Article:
Unfortunately, nobody’s ever alerted the President to the facts and the math. There isn’t enough money attributable to the so-called “rich” to cover our deficit even if we confiscated it all! Those earning $200K or more are responsible for less than $1.4 Trillion in total earnings, and they’re ALREADY paying taxes on it – so if you confiscated every penny of what’s left after current taxes, you’d net less than $1 Trillion in new additional revenue – after utterly eliminating the entire upper class. This would still leave us with a deficit larger than Bush’s 2006 deficit!
So if we can't address the problem with revenue, we must address the spending side of the equation.
Since there seems to be such a reticence to name something to cut by those holding elected office, perhaps some of the suggestions below may provide a starting point!
ObamaCare was passed with the promise of making healthcare coverage more accessible and more affordable. The reality has been demonstrated that it has done neither and has been, in fact, counter-productive. Why not simply declare it a failure, defund and repeal it, and save trillions?
The United States currently provides foreign aid to every nation on earth with 7 exceptions. Why, when we’re borrowing a dollar out of every 3 we spend? Sure, we should continue to aid and support allies where our investment yields a direct benefit to us of equal or greater value. But simply redistributing our wealth worldwide is not in our vital interests, especially when we have to borrow to do it.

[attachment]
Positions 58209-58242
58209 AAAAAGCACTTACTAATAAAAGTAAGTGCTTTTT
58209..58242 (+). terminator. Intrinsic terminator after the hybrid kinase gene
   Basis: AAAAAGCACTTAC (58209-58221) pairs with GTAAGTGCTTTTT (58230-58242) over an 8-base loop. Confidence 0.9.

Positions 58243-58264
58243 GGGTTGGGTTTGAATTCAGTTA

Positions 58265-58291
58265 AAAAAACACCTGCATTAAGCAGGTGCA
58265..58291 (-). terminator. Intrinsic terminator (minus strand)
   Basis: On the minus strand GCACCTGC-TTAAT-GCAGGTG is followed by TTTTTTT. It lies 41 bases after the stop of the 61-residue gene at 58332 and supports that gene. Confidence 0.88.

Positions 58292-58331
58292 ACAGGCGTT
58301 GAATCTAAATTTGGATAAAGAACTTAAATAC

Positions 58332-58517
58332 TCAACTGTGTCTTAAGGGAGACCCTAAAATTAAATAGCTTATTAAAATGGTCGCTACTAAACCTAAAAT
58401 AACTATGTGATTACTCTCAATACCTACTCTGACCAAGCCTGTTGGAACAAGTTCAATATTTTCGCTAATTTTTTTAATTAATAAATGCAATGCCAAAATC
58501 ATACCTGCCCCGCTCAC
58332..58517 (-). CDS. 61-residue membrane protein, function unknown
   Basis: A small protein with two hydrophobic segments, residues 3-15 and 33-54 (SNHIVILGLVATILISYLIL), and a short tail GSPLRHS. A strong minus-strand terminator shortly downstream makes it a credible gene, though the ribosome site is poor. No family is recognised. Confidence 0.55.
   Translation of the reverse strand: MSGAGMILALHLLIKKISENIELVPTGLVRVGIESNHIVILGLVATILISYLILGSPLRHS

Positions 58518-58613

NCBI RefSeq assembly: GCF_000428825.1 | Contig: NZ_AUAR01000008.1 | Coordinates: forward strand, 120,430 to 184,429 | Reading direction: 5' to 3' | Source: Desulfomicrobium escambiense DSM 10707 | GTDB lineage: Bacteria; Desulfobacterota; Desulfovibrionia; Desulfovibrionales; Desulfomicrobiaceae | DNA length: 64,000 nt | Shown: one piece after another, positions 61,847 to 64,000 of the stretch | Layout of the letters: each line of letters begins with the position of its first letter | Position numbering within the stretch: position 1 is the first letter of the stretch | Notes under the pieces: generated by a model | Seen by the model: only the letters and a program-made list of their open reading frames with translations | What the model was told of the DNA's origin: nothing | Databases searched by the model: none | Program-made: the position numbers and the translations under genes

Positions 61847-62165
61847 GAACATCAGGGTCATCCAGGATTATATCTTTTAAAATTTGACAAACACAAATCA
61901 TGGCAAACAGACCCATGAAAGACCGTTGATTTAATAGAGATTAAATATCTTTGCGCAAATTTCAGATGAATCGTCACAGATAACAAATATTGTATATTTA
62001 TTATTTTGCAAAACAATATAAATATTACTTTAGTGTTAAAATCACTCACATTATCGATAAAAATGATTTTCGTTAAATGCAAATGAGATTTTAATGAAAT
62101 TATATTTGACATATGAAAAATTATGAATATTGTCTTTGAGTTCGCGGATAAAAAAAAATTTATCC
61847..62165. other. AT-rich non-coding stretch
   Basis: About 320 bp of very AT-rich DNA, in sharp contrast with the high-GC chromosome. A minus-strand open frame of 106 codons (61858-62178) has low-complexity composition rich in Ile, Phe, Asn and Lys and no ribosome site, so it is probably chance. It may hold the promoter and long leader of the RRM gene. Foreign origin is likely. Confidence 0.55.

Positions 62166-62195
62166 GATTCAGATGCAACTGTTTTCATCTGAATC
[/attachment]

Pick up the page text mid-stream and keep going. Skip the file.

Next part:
Grants of all stripes should be reconsidered. If it’s so important to study the sex habits of some obscure species or how long a shrimp can run on a treadmill… let private industry or academia fund it. If it’s not worth investing capital to study, perhaps it doesn’t need to be studied. How about removing the dis-incentives to business investment, and allowing private enterprise to be the engine of innovation?
Likewise, “corporate welfare” like the subsidies to the numerous failed green initiatives should be curtailed. Solyndra’s failure would not have been a scandal if it weren’t for the half-trillion dollars of taxpayer money that was first shoveled into their coffers. And that scenario was repeated again and again and again with dozens of other “green” ventures which went bust or are at risk to do so after receiving $90 Billion total federal funds. Enough to have hired 2 million teachers or cops!
Entitlements represent 2/3 of the spending of the USA. Borrowing represents 1/3 of our spending. If we eliminated ALL non-entitlement spending, we’d have a just about balanced budget – but all we’d be doing is taking money from Peter to distribute to Paul. (We wouldn’t be building those beloved roads and bridges!) Entitlements MUST be on the table. They MUST be reformed. Yes, guarantee that current Social Security and Medicare recipients won’t be cut off, but we must make adjustments to the future benefits of yet future recipients. No one has proposed anything cutting benefits for those currently 55 years old or older. But actuarially we cannot sustain the current benefit level for those who are younger. Kicking the can down the road without addressing this problem now will make it only more painful later when the reality hits that we have actually run out of other people’s money.
We cannot continue to authorize more and more debt. We cannot operate without a budget on continuing resolutions that simply continue massive levels of spending. It is time to say, "Thus far and no further." We've hit the ceiling. We've hit the roof. Credit limit increase – DENIED. We've already endured several downgrades in our national credit rating. How long before the “full faith and credit” of the United States is no longer looked upon as a guarantee?
If the House has the fortitude, they should pass the 2006 budget as our 2013 budget, and adjourn. Let the Senate and the President either accept it as our budget, or shut down the government when we have spent the last authorized dollar.